A long and detailed explanation of the history of Unicode with respect to Japanese; it’s subtitled “Guide to a technical and psychological struggle” and is very interesting even if Unicode isn’t your thing. The author begins with a brief pre-Unicode history:
Before the arrival of Unicode on the scene, the Japanese government produced various standard lists of characters for various different purposes. Three government departments (the ministries of industry, culture and justice) have been involved with creating character sets. In order to understand the decisions made by these departments, it is necessary to bear in mind that the Japanese language was dramatically simplified and reorganized after World War 2, and for some decades thereafter the aim of Japanese language standards was to change and simplify the language, not to describe it.
During the 19th century, the number of kanji required for literacy in Japan was perhaps about 4,000. Even at that time, there were many people calling out for a rationalization and pruning of the writing system. In the early 20th century, the Ministry of Education (now the Ministry of Culture) issued a list of common kanji and a new kana system. Newspapers also announced their own plans of restricting kanji to some sensible subset (although these subsets appear very large and baroque by modern standards). However, opposition from traditionalists effectively postponed reform until after World War 2. In 1945, the Yomiuri newspaper announced that the abolition of kanji would now finally be possible, which at the time wasn’t too extreme a position—others were advocating the total abandonment of the Japanese language!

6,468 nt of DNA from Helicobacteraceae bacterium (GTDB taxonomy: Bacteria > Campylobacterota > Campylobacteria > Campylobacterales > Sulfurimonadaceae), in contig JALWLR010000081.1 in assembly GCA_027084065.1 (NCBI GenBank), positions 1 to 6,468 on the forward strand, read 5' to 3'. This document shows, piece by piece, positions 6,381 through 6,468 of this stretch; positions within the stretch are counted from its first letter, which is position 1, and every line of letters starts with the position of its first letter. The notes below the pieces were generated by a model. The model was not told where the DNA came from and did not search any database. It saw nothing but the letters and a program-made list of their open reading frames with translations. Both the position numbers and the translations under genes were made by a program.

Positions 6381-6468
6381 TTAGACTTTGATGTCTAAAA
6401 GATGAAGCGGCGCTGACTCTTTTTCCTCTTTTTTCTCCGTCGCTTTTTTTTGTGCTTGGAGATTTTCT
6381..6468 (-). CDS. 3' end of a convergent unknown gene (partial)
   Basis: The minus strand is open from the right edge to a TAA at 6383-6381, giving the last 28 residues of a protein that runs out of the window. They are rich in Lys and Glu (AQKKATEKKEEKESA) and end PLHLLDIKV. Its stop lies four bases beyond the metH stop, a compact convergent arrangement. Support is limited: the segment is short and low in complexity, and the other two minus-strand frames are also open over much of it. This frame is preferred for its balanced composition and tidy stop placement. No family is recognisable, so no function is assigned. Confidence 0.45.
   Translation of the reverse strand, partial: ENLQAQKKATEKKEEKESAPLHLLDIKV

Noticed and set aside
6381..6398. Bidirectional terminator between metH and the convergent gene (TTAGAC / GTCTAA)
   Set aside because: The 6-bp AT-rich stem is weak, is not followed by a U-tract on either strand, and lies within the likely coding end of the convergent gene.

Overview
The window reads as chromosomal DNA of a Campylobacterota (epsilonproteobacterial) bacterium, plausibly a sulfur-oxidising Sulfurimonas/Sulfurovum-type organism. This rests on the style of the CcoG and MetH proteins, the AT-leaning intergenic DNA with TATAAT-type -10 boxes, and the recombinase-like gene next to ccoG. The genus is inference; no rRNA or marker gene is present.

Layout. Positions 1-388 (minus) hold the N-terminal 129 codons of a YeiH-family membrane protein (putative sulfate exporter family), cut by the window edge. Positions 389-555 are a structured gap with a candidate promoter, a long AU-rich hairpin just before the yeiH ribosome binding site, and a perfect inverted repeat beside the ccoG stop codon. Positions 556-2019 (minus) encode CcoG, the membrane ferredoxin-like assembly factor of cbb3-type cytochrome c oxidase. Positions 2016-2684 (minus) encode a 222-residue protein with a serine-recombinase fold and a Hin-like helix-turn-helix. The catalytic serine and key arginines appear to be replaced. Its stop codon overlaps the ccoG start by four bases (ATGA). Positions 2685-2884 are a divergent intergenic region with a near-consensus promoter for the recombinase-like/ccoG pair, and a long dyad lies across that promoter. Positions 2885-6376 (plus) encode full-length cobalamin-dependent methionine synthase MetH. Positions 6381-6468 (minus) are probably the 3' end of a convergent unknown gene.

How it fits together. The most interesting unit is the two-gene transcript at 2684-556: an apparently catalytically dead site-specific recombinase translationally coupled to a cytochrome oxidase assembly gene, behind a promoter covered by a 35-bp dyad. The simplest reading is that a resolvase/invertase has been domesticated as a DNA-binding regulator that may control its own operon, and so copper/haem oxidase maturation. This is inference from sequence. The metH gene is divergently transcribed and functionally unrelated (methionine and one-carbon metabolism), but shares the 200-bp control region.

Japanese character sets as we know them, therefore, have arisen from a background of rapid change and strong reformism.
It goes on to many other topics, including this excursus on personal names:
There is one interesting property of Japanese names that, while not directly relevant, sometimes gets thought of as a character set issue. Most Japanese people have a hanko, a seal which has the individual’s name carved on it and works like a signature. To be valid on legal documents, a hanko must have a certain level of complexity and uniqueness. The same variants of the same characters written in the same style still won’t count as a signature; the exact precise glyph (including wear and damage) that appears on the hanko is the one that constitutes the individual’s signature. Therefore, not merely a character and a variant but an actual glyph is recorded for many Japanese people’s names—a unique situation. Luckily, character sets are not concerned with particular glyphs (except possibly Mojikyo) so this issue does not affect us.